24) How is the Honor Code followed in alternate testing?
Once alternate testing arrangements have been made, you and the student will receive a confirmation email. This email will include the amount of time the student has to finish the exam and states that by signing the pledge they have stayed within the time limit. Students taking test in Buntrock are asked to leave their backpacks and cell phones outside of their testing room. We suggest that you follow similar protocol regarding backpacks and cell phones when you have arranged a testing room.
25) Should multilingual students be given extra time for exams?
This decision is not an academic accommodation provided by Accessibility Services because multilingual students are not students with disabilities. It is solely the professor’s discretion whether to provide time-and-a-half on exams for multilingual students. Whenever possible, those exams should be administered within the classroom at the regular exam time. The ASC does not arrange testing rooms for multilingual students. Please contact Su Smallen (firstname.lastname@example.org) or review the Writing Center Page for more information.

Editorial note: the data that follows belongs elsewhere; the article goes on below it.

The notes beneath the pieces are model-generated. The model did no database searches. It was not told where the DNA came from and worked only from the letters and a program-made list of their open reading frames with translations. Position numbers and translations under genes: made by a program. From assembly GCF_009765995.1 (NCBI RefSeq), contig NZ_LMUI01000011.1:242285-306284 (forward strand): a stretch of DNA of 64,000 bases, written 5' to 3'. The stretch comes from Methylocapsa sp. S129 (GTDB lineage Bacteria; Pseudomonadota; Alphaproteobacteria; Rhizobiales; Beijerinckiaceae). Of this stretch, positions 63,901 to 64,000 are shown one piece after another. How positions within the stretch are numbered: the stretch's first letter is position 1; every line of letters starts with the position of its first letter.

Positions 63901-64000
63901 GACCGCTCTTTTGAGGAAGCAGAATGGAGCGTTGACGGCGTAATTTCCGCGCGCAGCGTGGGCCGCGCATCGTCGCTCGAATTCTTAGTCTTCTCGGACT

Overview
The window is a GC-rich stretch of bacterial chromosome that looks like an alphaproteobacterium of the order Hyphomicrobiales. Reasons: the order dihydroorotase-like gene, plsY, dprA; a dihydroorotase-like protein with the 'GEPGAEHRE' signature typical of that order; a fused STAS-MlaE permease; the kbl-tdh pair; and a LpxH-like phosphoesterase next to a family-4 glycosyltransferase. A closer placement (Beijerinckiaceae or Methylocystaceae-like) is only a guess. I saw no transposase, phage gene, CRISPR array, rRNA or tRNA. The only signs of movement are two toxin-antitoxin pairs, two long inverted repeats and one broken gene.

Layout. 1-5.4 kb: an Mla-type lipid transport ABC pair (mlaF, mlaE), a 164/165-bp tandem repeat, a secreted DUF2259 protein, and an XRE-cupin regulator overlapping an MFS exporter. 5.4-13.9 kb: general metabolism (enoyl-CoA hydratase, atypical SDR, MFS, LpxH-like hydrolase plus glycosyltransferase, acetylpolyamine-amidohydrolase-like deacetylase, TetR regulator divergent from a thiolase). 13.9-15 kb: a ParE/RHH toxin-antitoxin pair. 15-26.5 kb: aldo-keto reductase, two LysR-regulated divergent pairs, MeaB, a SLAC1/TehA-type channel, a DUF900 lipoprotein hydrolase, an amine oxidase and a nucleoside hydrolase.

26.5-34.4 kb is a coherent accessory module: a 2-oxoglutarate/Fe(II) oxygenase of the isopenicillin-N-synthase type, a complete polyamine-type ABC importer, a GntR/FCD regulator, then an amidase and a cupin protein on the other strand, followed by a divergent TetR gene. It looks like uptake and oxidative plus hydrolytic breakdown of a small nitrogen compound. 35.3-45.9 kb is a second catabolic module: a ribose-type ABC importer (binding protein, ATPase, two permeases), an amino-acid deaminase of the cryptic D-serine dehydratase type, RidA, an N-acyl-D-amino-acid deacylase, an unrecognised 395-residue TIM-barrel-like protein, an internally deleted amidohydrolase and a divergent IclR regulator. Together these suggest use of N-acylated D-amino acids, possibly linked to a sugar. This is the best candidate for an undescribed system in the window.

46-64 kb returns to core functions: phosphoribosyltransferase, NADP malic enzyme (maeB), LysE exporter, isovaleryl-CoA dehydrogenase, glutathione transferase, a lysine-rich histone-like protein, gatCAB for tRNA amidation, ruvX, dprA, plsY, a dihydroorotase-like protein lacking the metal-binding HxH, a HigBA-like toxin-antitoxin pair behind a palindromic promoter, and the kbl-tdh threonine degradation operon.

26) What are Livescribe Smartpens?
Student Accessibility Services provides Livescribe Smartpens to some students who are eligible for notetaking accommodation. These pens record the class while the student takes hand-written notes.
27) Can Smartpen recordings be used by other students in the class?
Students are advised that the audio recording is for their use only and may not be shared with other students under any circumstances. Students are instructed to delete the audio recording when they are finished with the material. St. Olaf does not have a policy which prohibits any student from recording a class. If you like the idea of providing Smartpen recordings to all of your students, we can help you figure out how to buy a pen and use it effectively.